We’ll see you later this year in Class of ‘09, where you also play an FBI agent. Are you intrigued by these roles or is it a coincidence that you're playing an FBI agent twice in the same year?
There is nothing that intrigues me about playing an FBI agent. It's these characters that pulled me in. It's a fascinating world that I know nothing about. So I guess with Black Bird, there was that sprinkled in too— I only know what what many of us know and the problems I have with law enforcement, to be honest. But I was fascinated to learn about the range, variety, and diversity within the Bureau.
Actually before Class of ‘09, that's something I talked to my team about. I said, “I don't think that I want to do another agent.” They said, “Just read the script. It's different,” and I came to learn that it couldn't be more different— these characters and the world. Class of ‘09 explores more of like a sci-fi story and it also takes place over like 30 years or something. You'll see all of our characters in the past, present and future. But it has sci-fi elements and it's more about these relationships of these people who start off and meet at Quantico in 2009. And then you'll see how their lives develop and and what comes to be.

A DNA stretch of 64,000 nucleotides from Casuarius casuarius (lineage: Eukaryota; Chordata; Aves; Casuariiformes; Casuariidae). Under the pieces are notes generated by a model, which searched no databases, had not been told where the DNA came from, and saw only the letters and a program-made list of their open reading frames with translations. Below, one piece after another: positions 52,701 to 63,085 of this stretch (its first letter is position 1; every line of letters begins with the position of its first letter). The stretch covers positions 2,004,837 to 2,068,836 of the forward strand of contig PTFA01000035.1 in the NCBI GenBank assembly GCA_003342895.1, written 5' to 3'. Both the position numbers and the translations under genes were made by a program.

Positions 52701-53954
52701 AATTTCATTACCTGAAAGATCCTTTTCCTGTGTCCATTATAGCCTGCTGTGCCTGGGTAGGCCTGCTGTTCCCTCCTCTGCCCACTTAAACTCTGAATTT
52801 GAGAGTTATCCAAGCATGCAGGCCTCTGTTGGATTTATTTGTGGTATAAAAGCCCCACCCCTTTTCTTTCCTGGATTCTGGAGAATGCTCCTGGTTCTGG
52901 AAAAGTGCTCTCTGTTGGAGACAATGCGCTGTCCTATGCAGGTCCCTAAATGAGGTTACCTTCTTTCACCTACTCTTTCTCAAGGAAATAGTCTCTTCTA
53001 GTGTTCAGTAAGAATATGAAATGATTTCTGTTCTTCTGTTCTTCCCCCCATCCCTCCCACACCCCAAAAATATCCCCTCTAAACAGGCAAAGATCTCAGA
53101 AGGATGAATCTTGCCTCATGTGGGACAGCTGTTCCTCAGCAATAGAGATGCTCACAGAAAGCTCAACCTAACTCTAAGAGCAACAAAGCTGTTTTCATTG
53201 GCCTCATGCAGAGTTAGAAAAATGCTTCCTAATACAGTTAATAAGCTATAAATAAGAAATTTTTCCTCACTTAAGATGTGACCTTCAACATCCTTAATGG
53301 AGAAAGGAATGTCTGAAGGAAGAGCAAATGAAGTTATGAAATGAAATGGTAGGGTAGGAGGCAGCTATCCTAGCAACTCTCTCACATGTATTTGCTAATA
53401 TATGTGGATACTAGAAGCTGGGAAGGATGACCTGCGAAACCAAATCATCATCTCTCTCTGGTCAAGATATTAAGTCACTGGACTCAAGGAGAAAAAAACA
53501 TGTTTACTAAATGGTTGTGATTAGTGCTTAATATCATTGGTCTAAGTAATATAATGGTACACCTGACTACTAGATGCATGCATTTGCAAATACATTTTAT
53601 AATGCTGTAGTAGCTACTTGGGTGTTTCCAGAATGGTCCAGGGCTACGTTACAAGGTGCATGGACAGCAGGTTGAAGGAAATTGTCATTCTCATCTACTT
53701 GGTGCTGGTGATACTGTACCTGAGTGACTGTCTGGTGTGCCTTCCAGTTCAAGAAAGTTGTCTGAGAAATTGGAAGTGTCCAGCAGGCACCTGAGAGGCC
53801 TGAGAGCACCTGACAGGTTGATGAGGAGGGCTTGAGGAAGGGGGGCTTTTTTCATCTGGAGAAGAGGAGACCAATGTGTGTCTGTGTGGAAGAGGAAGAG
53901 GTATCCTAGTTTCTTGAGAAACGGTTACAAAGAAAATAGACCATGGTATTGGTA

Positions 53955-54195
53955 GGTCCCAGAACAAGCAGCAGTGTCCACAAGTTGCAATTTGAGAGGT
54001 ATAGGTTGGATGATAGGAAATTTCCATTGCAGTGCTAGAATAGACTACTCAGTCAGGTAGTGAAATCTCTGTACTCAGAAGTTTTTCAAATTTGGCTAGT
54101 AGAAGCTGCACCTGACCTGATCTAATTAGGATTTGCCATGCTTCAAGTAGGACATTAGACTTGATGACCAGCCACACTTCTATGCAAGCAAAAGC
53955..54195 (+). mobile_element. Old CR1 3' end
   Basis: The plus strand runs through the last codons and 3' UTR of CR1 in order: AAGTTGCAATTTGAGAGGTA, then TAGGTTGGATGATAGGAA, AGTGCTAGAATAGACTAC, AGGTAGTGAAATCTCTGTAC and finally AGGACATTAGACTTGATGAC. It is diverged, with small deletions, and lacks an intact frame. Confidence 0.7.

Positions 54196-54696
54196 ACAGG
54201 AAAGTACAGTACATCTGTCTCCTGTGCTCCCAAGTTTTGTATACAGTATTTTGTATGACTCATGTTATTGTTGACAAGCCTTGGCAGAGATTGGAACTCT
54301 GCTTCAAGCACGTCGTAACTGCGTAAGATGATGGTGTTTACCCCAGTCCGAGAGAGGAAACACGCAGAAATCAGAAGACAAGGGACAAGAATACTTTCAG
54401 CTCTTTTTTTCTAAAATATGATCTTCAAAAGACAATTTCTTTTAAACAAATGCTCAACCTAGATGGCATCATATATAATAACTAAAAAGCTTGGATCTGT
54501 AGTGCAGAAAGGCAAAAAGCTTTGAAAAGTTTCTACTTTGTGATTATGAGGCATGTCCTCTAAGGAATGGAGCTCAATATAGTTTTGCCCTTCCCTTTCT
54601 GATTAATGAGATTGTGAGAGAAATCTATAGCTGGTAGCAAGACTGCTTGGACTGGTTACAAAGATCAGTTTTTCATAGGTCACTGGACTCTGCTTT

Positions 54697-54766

The L Word is set to return this year. What can fans look forward to from season 3?
As in life, there are lots of epiphanies and reveals this season with all of our characters.
I love Gigi and every time I get to step into her, I feel better about myself. Lauren and Gigi, in very different ways, they're just so confident. They're so just unapologetic about who they are. They own every space they walk into, and that inspires me and makes me feel like I want to do more of that in my life.
This interview has been edited for length and clarity.
Photography by: Luke Fontana